I love this except from a recent interview with award-winning writer/director Cauleen Smith, which comes courtesy of BOMB Magazine, in which Smith discusses “Afrofuturism and its struggle with memory” with photographer Leslie Hewitt.
Cauleen maybe best known in the film world for her 1998 feature film debut, Drylongso, co-written by Salim Akil (Girlfriends, The Game, Jumping The Broom) – a coming-of-age drama about a young woman who begins photographing, for preservation purposes, what she deems “America’s most endangered species,” African-American males.
The film itself is very hard to find. It’s not on DVD, as far as I know. You might be able to get a VHS copy on eBay.
After Drylongso, Cauleen tried to get her second feature financed, without success; despite it being selected as a Tribeca All-Access Project, a few years ago. Titled I Am Furious Black, the script’s synopsis read, “A loner detective investigates the homicide of a media-shy graphic novelist who sabotages her own career to the detriment of her family, friends and business partner.” Upon hearing about it, I was instantly hooked, even though I hadn’t read a word of the script. But knowing the filmmaker, whom I had a few email exchanges with some years ago, when I first wondered what happened to that project, I had enough reason to be intrigued.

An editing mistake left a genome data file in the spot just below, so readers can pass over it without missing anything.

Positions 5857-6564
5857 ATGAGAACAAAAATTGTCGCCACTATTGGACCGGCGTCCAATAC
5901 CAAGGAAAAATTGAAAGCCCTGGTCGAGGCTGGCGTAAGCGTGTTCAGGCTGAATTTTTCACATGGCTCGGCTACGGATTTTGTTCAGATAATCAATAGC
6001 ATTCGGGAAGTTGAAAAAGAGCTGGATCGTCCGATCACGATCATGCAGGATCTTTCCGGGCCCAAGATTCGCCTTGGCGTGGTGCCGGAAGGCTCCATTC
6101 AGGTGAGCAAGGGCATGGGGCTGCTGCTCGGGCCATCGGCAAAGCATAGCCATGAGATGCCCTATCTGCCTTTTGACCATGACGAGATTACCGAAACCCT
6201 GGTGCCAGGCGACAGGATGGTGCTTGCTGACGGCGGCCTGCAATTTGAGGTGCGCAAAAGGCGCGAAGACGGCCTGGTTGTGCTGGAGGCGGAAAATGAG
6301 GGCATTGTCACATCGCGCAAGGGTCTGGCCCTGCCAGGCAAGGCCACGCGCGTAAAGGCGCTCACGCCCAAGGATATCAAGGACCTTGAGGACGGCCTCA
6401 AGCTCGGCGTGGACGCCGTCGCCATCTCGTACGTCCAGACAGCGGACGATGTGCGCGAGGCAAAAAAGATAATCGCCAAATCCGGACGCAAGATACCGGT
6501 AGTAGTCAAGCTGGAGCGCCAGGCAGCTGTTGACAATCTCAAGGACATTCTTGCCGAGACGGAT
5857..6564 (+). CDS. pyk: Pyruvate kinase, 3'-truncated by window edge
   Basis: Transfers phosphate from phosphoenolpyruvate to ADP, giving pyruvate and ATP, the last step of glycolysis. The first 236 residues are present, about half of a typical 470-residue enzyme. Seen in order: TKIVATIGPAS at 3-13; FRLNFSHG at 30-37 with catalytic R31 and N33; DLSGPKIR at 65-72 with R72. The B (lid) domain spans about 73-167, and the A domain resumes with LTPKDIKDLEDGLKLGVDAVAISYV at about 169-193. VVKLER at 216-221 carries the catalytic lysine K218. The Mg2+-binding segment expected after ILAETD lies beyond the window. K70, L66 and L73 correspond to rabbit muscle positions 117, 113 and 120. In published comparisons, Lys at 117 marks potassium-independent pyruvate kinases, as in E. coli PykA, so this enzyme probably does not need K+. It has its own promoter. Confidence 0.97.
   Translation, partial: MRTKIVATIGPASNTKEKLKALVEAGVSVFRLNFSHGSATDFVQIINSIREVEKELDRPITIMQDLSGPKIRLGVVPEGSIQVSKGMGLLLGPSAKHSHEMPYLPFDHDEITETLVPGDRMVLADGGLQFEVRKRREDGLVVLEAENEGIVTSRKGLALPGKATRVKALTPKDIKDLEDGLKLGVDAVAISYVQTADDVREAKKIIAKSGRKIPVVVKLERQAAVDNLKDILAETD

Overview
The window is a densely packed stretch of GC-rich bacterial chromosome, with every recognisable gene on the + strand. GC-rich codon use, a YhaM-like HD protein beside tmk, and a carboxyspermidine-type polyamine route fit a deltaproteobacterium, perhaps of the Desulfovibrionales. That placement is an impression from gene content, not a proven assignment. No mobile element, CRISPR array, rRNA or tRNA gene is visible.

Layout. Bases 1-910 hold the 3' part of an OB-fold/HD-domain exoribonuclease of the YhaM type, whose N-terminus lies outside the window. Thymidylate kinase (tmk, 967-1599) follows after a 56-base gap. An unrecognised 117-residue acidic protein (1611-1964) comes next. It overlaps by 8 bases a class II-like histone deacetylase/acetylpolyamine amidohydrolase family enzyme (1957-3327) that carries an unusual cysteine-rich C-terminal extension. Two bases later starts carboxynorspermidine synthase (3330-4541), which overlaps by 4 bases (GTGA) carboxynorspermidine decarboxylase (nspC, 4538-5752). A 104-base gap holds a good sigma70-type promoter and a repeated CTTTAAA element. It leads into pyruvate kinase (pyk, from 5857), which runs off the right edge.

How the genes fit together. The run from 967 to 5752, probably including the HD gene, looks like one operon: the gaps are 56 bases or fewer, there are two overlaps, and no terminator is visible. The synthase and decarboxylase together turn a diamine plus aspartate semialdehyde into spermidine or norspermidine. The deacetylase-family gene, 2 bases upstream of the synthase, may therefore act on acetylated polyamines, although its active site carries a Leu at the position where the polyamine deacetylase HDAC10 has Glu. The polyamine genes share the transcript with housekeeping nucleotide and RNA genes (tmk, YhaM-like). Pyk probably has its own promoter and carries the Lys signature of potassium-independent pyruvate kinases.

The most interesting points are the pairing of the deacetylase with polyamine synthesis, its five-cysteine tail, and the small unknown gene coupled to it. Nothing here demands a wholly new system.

She’s currently a professor of Visual Arts at the University of California, in San Diego. The picture above is several years old, but I couldn’t find a recent one that was large enough to use here.
Listed to the interview except below. You’ll have to purchase a copy the current issue of the mag in order to get the full interview, so consider this a tease. You can do so via its website HERE, where you’ll also find several embeds of Cauleen’s recent short pieces, like the one underneath the interview player, which I encourage you to watch.